and a good delivery. He appealed to the | school, will never be conducted in any instances within his own experience of the marked degree through the medium of applause which followed those who pos- books. Their chief instruction must be sessed these advantages, and of the uselessness without them of the most solid acquirements. Lord Townshend, he said, who invariably spoke with sound argument and abundant knowledge, was heard with impatience and ridicule, because his diction was always vulgar and frequently ungrammatical, his cadences false, and his voice inharmonious; whereas the Duke of Argyle, whose matter was flimsy, and hisreasoning the weakest ever addressed to an intelligent assembly, "charmed, warmed, and ravished his audience," by a noble air, a melodious voice, a just emphasis, and a polished style. Lord Cowper and Sir William Wyndham prevailed chiefly by the same means. By his own account, Lord Chesterfield himself afforded an illustration of the truth of his position when he introduced his bill into the House of Lords for reforming the Calendar. He knew little of the matter, and resolved to supply the deficiency by wellrounded periods, and a careful delivery. "This," he continues, "succeeded, and ever will succeed; they thought I inform ed, because I pleased them; and many of them affirmed that I had made the whole very clear to them when, God knows, I had not even attempted it." Lord Macclesfield, who was a profound astronomer, followed, and with a perfect mastery of the subject, and with as much lucidity as the question permitted, furnished a real explanation of it, but, as his sentences were not so good as those of Lord Chesterfield, "the preference," says the latter, was most unanimously though most unjustly given to me." Upon every occasion he had found, in like manner, that weight without lustre was lead.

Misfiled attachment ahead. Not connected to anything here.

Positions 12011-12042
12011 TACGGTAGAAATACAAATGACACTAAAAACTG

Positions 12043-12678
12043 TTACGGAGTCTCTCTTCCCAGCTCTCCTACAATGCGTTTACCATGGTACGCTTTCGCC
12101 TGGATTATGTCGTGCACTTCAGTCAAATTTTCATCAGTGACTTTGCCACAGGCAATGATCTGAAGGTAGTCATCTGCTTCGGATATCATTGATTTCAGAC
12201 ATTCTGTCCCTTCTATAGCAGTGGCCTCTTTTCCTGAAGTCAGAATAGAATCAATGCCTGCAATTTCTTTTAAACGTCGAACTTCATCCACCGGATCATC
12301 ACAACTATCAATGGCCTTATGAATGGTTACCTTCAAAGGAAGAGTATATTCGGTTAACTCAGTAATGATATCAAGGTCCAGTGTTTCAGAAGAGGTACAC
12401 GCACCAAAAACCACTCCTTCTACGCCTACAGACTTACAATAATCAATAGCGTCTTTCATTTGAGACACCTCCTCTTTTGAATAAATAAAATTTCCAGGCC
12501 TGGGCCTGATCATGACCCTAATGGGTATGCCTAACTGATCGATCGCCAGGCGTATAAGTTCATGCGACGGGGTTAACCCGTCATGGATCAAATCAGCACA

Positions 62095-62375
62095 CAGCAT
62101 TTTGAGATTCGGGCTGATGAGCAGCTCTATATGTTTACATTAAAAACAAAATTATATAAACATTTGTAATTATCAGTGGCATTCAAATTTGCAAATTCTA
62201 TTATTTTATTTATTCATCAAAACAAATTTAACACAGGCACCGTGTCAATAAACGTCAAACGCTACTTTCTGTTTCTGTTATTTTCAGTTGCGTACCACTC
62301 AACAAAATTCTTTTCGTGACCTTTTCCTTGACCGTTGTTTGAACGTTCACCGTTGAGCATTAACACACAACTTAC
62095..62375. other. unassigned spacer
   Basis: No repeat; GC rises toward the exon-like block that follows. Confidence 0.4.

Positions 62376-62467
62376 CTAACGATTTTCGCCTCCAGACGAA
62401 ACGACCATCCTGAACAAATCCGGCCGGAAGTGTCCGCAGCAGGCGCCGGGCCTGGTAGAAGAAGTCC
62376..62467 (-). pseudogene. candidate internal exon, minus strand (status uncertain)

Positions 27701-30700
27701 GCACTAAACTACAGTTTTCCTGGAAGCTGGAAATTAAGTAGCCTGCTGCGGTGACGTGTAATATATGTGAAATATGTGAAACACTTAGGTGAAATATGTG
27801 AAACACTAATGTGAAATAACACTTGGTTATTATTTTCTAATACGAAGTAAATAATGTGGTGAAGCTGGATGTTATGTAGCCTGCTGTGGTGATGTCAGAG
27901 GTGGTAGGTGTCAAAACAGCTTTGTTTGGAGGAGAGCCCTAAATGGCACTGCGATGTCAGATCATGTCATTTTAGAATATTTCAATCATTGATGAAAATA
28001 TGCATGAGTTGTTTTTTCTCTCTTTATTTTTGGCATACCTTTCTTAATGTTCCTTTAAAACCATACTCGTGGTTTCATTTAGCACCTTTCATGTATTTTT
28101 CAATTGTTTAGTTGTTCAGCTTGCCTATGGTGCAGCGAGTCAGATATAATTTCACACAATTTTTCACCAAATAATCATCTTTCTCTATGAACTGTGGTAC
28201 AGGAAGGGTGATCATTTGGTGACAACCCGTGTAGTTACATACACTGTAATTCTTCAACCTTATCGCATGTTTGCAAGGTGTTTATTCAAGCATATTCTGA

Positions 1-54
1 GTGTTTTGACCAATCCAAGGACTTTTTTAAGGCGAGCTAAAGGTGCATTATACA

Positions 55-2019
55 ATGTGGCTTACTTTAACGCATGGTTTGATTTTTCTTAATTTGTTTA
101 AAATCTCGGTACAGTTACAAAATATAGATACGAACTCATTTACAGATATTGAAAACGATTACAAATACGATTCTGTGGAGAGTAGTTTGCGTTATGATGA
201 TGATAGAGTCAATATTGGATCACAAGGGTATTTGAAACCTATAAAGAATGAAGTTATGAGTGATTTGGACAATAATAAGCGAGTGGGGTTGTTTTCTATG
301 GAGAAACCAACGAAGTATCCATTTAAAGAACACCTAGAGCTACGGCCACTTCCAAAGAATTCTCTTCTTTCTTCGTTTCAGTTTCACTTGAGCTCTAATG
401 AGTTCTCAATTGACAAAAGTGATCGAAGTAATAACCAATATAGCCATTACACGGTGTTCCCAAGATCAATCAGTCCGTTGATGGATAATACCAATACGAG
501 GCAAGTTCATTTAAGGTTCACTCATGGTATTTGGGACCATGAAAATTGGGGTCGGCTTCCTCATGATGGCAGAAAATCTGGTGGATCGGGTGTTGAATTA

[ocr errors]

The total inattention to this truth is not, therefore, a matter of inferior moment. Hundreds of ripe scholars are unable in consequence to bring their attainments to bear upon the understandings of those whom it is their business to inform. Unadorned sense, dry reasoning, a hard, flat, and colorless style make no impression except that of weariness. It is not only in Parliament and the pulpit that the faculty is required of rendering knowledge and argument attractive. Those who observe the effects upon the lower orders of bodily toil, must be sensible that their education, from the time they leave

The vulgar, said Lord Chesterfield, look upon a fine speaker as a supernatural being, and endowed with some peculiar gift of heaven. He himself maintained that a good speaker was as much a mechanic as a good shoemaker, and that the two trades were equally to be learned by the same amount of application. In this there was some degree of exaggeration, but he was much nearer the truth that those who are deterred from every attempt to improve by the erroneous idea that unless the power is intuitive it never can be acquired. They might consider by what long repeated efforts a child learns to talk and read, or the years they pored over Greek and Latin before they gained a mastery over these tongues, and they would not infer, because they felt no inherent aptitude for speaking, that, therefore, nature had denied them the capaci ty. So much is it a matter of industry that, if any school-boy were asked to select the most conspicuous example of defects subdued and excellence attained by indefatigable perseverance, he would certainly name the first of orators. The most eloquent of Romans went through a training as severe as that of the illustri

« PreviousContinue »